Attack on Titan: Straight from the Old Testament

I’ve been totally floored by Attack on Titan, the new series this season about GIANTS.  Although our own Goldy wrote about the series’ potential, I wasn’t prepared for how riveting, exciting, and frightening this show would be.

Among other things I missed?  The connection to religion in the first two episodes (what do I do on this blog again?).

Justin, who has been comparing the manga to the anime, pointed out connections to religion in episode two, particularly.  Noteworthy is the street preacher who is entirely absent from the manga and the frightened people who call out to God as they witness the horrible events happening to their village.

The connection that stands out most though (and why shouldn’t they?) is the giants themselves.

Shingeki no Kyojin giant

Art by 大汐

Giants are the stuff of legend.  They are the enemies in fairytales (“Jack and the Beanstalk) and stuff of children’s nightmares (BFG).

But further, the Old Testament speaks of them as real.  The Pentateuch refers to the Nephilim, a race of giants in Canaan.  Examples of individuals of gigantic structure abound in the Bible, Goliath most famous among them.

The gigantic inhabitants of Canaan also play a role in the Israelites march to the Promised Land.  More specifically, reports of them scared the Israelites to death, leading to their rebellion against the leadership.  Matt’s Bible Blog points out what happens because of the Israelites’ disobedience and disbelief:

And as a result, Israel spends another forty years in the desert. The generation that grew up on stories about the might and Egypt and giants pass away; a generation grows up whose formative memory is God saving his people. The only adult survivors of that first generation were Joshua and Caleb, two men who started telling that new story in the first place.

They needed to become a nation of survivors, not of victims.

Survivors instead of victims…fighting giants instead of running from them…what anime does that resemble?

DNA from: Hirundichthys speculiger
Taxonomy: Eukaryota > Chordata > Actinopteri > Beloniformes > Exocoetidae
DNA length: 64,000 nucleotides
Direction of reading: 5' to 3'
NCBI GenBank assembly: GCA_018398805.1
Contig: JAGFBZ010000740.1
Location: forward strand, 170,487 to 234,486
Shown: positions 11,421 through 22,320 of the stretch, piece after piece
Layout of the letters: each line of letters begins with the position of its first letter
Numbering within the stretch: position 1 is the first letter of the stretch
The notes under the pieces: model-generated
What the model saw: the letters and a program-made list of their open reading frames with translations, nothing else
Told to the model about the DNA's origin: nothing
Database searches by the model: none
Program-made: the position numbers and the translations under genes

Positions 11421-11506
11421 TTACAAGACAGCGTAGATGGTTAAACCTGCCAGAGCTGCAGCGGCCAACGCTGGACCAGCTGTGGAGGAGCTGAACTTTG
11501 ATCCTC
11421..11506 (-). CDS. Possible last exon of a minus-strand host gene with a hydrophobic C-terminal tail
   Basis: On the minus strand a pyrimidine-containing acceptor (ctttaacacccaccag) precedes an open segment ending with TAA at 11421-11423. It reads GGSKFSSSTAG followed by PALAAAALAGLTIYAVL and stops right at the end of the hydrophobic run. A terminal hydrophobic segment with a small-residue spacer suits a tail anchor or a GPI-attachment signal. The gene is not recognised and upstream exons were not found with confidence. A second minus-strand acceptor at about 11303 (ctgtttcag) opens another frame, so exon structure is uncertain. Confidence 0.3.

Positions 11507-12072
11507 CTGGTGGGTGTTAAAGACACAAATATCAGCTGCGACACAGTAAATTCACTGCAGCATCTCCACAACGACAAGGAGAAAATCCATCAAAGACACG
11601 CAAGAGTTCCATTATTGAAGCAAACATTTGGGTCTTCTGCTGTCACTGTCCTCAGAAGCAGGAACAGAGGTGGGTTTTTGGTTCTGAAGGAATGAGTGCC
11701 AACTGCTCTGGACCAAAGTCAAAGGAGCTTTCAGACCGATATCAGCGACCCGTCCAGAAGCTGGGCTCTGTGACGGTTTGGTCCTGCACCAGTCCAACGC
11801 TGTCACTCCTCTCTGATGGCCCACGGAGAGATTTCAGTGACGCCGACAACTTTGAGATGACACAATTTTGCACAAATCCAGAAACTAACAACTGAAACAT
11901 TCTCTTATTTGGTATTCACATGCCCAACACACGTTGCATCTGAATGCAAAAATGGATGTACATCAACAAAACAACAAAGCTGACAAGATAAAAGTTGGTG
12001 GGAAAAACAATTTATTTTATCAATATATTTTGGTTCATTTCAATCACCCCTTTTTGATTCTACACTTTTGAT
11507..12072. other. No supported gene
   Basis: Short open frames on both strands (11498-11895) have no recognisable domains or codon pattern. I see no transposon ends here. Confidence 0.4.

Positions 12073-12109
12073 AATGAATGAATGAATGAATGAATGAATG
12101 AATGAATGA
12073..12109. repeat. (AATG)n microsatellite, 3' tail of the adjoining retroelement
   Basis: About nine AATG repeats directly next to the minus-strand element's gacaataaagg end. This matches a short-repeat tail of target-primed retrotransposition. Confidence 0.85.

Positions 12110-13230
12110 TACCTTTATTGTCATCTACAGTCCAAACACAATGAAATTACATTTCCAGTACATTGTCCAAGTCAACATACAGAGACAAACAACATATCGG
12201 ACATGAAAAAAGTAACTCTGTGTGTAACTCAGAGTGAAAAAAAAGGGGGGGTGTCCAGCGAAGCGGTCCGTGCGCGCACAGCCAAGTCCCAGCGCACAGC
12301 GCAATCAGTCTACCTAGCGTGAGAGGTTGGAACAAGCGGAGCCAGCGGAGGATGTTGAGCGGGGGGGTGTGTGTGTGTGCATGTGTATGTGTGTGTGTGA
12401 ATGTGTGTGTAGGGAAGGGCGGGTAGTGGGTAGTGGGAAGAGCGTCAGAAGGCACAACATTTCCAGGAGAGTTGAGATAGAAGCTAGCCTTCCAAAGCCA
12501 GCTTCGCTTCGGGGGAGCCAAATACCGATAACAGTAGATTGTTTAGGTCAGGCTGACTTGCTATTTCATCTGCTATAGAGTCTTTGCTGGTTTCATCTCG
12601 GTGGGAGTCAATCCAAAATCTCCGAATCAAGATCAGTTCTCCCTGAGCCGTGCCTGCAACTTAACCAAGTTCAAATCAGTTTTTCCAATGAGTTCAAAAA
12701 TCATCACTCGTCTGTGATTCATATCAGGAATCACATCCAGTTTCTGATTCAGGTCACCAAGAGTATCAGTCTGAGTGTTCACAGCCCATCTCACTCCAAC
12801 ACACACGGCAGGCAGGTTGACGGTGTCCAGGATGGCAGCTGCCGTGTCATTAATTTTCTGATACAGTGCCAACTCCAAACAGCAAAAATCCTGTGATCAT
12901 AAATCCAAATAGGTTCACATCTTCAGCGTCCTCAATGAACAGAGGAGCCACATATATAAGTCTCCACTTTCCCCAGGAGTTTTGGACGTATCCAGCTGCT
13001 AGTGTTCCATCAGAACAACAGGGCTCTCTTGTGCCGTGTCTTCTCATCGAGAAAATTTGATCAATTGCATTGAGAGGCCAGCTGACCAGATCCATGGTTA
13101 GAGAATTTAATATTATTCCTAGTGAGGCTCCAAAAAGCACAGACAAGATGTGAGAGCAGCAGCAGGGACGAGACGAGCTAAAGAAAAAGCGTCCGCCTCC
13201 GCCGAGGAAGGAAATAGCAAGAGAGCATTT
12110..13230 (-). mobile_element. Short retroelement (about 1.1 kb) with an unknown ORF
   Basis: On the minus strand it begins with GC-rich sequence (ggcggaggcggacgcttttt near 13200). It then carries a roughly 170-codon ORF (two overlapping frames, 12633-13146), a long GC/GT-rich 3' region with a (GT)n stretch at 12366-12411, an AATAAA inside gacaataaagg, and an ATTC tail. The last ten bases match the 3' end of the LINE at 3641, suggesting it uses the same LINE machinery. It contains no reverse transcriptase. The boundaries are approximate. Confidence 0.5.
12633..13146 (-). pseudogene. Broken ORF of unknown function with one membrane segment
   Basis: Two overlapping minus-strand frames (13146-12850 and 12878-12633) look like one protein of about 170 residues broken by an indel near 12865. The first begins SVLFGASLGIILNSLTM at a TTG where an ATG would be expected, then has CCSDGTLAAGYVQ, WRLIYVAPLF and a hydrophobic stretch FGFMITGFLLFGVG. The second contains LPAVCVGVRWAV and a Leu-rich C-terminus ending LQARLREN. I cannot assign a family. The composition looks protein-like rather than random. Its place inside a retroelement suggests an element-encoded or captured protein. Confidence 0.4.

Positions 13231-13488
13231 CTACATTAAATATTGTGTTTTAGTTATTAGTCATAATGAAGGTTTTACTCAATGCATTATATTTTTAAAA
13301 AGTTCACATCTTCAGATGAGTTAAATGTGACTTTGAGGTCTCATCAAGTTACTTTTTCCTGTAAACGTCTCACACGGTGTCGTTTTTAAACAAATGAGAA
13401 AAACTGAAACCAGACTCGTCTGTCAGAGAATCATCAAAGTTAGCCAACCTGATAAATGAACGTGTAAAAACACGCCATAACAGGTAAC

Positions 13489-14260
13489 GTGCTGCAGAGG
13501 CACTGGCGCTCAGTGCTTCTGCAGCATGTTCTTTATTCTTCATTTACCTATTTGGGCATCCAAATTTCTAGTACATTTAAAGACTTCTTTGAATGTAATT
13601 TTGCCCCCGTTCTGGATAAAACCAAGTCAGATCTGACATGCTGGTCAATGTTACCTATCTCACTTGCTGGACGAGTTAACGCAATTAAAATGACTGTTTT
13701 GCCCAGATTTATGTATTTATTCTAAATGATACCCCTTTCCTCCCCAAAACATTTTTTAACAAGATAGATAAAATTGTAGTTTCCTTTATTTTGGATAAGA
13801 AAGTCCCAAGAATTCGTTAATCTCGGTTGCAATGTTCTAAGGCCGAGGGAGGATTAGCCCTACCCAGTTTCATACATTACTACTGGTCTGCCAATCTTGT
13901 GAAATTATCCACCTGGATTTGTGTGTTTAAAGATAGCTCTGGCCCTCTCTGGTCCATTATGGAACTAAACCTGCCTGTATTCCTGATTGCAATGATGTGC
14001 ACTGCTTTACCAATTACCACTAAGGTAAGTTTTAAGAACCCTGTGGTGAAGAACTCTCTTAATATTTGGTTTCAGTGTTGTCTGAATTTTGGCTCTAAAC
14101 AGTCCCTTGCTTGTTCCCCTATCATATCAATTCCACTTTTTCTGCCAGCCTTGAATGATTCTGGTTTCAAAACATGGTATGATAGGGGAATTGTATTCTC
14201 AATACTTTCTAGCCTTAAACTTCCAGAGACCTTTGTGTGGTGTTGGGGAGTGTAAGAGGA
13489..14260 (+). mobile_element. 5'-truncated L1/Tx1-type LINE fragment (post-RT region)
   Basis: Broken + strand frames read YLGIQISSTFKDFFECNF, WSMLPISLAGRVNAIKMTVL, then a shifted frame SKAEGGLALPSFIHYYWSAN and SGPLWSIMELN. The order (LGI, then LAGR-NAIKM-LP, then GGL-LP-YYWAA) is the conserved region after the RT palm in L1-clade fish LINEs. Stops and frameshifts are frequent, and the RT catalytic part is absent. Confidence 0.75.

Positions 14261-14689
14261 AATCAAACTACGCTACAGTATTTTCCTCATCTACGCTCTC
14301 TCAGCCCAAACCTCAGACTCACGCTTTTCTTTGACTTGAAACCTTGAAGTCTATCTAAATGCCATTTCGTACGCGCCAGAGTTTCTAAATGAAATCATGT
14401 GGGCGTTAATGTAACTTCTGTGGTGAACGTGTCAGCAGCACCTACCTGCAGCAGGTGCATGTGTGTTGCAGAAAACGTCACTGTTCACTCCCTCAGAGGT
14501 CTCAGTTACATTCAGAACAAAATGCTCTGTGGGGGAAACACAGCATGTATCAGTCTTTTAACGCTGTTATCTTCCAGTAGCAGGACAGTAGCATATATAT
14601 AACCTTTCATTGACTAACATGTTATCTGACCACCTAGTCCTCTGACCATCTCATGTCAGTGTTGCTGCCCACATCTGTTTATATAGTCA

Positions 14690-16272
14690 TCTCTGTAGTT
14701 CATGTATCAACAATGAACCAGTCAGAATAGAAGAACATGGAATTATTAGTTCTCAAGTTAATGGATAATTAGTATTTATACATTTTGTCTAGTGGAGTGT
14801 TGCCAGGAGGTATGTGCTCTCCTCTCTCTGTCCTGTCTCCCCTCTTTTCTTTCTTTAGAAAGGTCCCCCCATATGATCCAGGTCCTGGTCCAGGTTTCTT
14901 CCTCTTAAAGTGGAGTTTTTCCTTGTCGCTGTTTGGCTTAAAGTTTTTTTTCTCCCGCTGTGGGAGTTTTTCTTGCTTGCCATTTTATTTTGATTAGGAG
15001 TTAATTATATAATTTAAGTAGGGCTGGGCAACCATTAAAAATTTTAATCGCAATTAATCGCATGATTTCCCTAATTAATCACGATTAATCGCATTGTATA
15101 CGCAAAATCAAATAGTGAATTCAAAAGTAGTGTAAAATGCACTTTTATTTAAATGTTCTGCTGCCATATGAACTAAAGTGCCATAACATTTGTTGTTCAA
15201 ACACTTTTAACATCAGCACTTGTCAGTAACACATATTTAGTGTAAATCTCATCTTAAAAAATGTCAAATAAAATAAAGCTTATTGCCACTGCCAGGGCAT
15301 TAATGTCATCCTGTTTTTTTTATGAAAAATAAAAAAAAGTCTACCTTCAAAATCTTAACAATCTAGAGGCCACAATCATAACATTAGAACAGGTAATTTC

Further comparing “Attack on Titan” with the biblical account, the villagers, including the guardsmen, largely play the role of the disobedient Israelites.  Not that I can judge them as better than I.  After all, wouldn’t complacency, especially after 100 years of giant-free living, be normal?  And it’s certainly expected to be fearful, especially when seeing or hearing of such a foe.  They have the typical reaction – one that ends up in a misjudgement of, well, biblical proportions.

But as with Caleb and Joshua, there are those living among the giants that have faith.  While Caleb and Joshua have faith in God, Eren has a different type of faith – in his own abilities and, it seems, in justice and righteousness.  I imagine that as he trains, we’ll see a more faithful generation raised up that accomplishes the goals that the previous were too afraid to, marching out into battle against an enemy that is beyond them.

Now, it’s just left to see if Eren and the others can lead the humans into their Promised Land.

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About TWWK

TWWK, known to outlaws and lawmen alike as Charles, lives deep in the heart of Texas, where he drives cattle and boot scoots (not really - though he does sport a pair of rattlesnake boots). Somehow in this frontier, he also finds time for his wife, children, and church. Oh, and anime, too.

Posted on 04.17.2013, in Anime, Christianity, Judaism, Manga and tagged , , , . Bookmark the permalink. 31 Comments.

  1. Wonderful connection that I had not considered.

    This series is looking to be fantastic (perhaps the best of the season), so it makes me happy to know that you are watching and analyzing it.